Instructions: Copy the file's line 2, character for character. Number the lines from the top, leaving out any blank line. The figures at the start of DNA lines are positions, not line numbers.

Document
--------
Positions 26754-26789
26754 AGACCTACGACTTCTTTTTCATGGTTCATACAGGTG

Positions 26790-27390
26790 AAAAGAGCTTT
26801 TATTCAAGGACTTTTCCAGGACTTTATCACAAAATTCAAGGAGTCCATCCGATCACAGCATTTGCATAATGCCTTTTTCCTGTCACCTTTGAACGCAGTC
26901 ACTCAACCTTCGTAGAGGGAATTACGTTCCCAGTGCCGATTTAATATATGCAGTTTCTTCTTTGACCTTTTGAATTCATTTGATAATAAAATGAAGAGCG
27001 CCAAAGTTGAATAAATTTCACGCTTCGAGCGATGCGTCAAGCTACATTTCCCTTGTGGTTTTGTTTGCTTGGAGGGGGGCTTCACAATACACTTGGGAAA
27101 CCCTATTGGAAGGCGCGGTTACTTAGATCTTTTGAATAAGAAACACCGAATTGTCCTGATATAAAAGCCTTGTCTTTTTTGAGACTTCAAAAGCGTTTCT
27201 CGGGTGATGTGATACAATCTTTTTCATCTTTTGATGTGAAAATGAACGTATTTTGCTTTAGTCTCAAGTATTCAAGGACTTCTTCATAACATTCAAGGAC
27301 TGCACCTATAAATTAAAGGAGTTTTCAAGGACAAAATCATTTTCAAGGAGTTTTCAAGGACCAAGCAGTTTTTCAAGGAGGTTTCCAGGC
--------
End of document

26754 AGACCTACGACTTCTTTTTCATGGTTCATACAGGTG